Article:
In the graphics department, you have a bunch of beautifully rendered components, the pastel-like textures popping on the Vita’s OLED screen. The lip-sync of the characters and the overall look of the game is superb – though it does suffer from a few small issues. With the charging cable plugged in, transitions between game-play/cinematics and choices you’re given are slow (almost “go get a beer” slow). This issue is minimized when playing without the charger, though a slight pause can still be seen at each transition.
The sound is spot on, delivering great voice acting, true-to-life sound effects and some very ominous overtones when needed. The only issue I had with the audio was a repeating voice over somewhere in the fourth episode – though it didn’t last for more than a few seconds and cut right back to where it was supposed to be.
Subtitles left me wanting, however; as they often strayed from the spoken words or just cut off and skipped to the next line without finishing. There were letters capitalized when they needn’t be and others in small case when they should be capitalized. It didn’t really detract from the story too much, but it was quite annoying and could hurt your experience a little if you’re playing without sound (thankfully I wasn’t).
Controls are (for the most part) mapped to virtual indicators on the touchscreen, meaning that other than movement there’s not a lot you can do with the physical buttons. Prompts for choices, quick-time events and other indicators are all dealt with on-screen here; while this works quite well, a few times I found myself wondering why they couldn’t have mapped the camera movement to the other analog stick while they were at it. It would’ve made for a slightly more seamless experience as the camera movement using the touch screen was a bit hit-and-miss – but that said, I never once “died” from the control scheme so it really worked out quite well overall.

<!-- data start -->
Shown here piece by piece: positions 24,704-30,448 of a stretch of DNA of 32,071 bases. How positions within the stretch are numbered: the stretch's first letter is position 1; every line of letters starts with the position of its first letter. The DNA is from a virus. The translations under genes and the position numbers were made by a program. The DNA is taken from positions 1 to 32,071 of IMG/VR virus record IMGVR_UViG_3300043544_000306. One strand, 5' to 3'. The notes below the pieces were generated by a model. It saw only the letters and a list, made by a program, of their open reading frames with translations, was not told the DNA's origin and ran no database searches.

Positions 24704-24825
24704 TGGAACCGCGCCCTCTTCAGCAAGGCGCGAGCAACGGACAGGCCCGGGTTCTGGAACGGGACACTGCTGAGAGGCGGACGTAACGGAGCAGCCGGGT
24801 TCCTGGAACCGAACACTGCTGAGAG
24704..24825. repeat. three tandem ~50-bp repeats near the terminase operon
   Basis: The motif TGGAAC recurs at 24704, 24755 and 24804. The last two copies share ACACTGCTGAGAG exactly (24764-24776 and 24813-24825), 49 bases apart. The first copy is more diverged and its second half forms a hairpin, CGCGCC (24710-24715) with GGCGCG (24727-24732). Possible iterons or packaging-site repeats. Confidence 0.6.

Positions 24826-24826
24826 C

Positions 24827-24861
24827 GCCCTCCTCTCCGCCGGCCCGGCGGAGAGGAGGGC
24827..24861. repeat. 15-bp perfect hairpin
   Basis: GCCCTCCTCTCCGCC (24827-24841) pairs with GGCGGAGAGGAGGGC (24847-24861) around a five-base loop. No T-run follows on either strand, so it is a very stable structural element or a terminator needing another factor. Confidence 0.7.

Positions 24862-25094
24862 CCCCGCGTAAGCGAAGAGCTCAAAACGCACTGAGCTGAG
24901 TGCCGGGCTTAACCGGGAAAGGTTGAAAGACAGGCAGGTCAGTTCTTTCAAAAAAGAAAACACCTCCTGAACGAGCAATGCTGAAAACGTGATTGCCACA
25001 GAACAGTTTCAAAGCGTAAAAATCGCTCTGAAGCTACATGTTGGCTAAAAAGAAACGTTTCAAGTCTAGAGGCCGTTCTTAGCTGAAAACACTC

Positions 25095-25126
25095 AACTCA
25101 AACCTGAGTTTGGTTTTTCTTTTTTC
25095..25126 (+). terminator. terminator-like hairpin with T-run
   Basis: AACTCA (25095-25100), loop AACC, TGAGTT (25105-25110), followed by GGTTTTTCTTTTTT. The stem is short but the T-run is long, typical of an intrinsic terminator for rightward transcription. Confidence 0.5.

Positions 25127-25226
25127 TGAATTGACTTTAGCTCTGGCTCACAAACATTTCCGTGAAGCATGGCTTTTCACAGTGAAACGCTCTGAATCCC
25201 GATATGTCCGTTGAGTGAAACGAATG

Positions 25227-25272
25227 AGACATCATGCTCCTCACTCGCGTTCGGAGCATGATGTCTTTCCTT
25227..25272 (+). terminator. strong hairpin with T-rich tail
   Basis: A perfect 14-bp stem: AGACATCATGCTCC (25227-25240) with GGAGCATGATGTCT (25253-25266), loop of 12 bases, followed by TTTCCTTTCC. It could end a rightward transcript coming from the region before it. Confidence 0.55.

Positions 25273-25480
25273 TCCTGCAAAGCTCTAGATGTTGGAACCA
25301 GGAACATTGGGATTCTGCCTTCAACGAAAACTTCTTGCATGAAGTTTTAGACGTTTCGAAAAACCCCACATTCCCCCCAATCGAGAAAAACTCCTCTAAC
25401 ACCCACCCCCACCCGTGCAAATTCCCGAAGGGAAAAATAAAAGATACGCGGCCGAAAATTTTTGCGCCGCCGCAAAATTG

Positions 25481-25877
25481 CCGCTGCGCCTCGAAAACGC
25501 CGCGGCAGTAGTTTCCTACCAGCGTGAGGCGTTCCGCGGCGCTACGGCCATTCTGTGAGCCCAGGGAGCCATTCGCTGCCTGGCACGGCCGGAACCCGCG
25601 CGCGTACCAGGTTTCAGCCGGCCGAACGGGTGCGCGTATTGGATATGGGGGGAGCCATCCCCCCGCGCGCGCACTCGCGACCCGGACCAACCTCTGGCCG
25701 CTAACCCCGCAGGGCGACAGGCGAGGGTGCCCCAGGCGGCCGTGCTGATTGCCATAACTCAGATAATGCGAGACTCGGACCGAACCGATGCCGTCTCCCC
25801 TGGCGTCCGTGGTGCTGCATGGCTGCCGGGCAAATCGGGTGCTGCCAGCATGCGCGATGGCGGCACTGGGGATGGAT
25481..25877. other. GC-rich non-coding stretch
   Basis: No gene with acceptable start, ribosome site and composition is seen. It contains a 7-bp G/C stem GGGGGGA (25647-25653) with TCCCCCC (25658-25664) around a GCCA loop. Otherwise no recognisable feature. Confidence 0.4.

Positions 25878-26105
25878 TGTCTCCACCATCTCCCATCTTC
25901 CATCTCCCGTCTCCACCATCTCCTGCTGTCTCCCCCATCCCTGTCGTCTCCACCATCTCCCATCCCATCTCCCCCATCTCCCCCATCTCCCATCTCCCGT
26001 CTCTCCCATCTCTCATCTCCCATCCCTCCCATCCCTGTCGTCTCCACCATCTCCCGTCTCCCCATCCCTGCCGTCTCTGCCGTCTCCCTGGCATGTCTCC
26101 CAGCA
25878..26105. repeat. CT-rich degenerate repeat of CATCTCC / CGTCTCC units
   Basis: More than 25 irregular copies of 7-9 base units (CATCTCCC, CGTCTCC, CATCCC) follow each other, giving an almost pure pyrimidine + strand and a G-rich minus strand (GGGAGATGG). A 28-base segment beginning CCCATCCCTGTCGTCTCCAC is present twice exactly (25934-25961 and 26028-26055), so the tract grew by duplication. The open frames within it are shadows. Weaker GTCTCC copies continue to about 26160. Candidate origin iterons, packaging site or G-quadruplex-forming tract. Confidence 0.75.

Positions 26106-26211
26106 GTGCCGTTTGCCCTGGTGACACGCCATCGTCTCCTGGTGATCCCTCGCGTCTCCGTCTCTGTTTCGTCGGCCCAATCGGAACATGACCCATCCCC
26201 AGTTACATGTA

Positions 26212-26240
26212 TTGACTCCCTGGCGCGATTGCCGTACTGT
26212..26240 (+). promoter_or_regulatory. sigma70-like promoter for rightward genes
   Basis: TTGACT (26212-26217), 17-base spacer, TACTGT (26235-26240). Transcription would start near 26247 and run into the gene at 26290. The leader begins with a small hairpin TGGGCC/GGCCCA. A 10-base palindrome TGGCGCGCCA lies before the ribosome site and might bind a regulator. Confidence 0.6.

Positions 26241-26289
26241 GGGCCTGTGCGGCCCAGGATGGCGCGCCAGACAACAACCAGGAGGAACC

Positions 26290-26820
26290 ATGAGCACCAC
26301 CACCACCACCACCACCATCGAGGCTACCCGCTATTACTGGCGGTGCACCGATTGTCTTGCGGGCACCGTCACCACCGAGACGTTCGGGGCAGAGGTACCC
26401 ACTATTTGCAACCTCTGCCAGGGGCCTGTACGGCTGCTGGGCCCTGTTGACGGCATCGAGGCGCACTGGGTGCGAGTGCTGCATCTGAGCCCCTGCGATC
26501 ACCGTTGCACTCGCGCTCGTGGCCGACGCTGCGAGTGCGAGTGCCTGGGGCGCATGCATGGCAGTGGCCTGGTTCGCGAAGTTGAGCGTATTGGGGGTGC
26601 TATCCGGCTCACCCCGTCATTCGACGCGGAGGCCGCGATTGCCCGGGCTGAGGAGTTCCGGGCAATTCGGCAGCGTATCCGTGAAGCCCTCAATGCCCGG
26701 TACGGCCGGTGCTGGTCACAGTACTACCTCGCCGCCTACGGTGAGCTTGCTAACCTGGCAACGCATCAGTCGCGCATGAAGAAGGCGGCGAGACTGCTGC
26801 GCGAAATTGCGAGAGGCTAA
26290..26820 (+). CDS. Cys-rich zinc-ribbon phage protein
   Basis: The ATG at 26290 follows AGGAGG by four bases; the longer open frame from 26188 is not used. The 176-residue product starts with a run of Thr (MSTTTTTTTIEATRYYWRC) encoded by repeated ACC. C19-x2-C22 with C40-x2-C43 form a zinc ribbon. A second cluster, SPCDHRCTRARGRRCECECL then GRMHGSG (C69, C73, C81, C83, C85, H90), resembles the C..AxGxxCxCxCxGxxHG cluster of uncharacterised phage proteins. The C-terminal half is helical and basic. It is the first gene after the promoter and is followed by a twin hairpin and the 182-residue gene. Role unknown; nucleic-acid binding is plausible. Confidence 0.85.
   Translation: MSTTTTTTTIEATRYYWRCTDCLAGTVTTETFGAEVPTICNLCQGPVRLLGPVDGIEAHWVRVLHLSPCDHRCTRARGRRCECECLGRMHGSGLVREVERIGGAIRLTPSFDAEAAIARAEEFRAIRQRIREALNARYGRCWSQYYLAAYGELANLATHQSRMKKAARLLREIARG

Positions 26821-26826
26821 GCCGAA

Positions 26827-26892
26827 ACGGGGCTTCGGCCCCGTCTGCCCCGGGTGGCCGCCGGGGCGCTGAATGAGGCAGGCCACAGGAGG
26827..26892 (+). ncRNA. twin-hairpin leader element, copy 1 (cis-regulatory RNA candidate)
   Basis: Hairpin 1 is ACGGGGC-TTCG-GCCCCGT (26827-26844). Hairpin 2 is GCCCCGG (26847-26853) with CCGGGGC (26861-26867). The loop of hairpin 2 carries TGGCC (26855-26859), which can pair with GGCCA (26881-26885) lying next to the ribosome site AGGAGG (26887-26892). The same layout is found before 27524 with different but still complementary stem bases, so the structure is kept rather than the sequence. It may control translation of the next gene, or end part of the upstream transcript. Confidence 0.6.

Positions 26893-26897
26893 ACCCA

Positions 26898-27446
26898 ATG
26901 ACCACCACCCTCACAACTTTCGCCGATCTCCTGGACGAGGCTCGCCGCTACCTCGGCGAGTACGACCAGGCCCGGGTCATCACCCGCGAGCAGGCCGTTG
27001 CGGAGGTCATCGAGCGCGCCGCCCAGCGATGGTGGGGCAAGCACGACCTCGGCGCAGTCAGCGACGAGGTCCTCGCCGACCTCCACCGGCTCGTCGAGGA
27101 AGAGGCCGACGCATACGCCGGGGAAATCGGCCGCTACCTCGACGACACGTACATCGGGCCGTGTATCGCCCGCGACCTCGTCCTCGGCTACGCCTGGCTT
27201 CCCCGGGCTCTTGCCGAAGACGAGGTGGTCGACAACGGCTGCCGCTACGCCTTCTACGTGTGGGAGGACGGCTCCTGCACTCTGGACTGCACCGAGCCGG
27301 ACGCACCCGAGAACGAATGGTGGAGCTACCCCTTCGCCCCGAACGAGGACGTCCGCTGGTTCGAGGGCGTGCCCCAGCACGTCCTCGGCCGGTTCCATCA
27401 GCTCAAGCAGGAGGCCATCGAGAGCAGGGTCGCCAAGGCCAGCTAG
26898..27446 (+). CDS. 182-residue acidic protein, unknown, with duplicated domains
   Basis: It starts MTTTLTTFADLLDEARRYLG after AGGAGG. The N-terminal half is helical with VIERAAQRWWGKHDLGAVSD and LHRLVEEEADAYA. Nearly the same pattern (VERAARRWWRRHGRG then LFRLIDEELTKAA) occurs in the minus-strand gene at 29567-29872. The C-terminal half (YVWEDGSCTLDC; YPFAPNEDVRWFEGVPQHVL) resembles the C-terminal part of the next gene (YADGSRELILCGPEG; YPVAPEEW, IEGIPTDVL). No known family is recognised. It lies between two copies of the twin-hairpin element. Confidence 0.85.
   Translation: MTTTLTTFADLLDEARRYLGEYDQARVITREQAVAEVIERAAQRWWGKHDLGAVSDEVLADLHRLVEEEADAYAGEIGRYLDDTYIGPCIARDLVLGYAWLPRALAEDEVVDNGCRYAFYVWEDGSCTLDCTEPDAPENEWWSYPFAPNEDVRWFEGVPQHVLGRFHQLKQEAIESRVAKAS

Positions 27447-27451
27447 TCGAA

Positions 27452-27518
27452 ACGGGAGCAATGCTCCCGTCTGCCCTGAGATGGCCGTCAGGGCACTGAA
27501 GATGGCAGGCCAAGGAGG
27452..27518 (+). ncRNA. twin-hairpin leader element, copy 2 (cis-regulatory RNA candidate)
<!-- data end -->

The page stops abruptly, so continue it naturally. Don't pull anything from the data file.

As it stands, The Walking Dead: Season One is easily the best story driven experience on the PlayStation Vita – the graphics, sound, story and method of play are all very well executed (aside from some minor hiccups that I fully expect Telltale to remedy with a patch), and as such it carries the brunt of the score. The “400 Days” DLC, which is included in this package, is a great addition to the theme they’ve built with the first season. Though it’s quite shallow due to the time you spend with the various characters, it ties together nicely and does so while being quite enjoyable as “something different” while still being true to the universe. As a standalone piece, it’s easily a 3.8/5.0 – though I would’ve liked to have seen them focus a bit more on the characters (either by cutting down the number, or making it longer overall).
As a complete package, The Walking Dead: Season One and the “400 Days” DLC that comes with it (for Vita) gets my two thumbs up – and a must-buy score.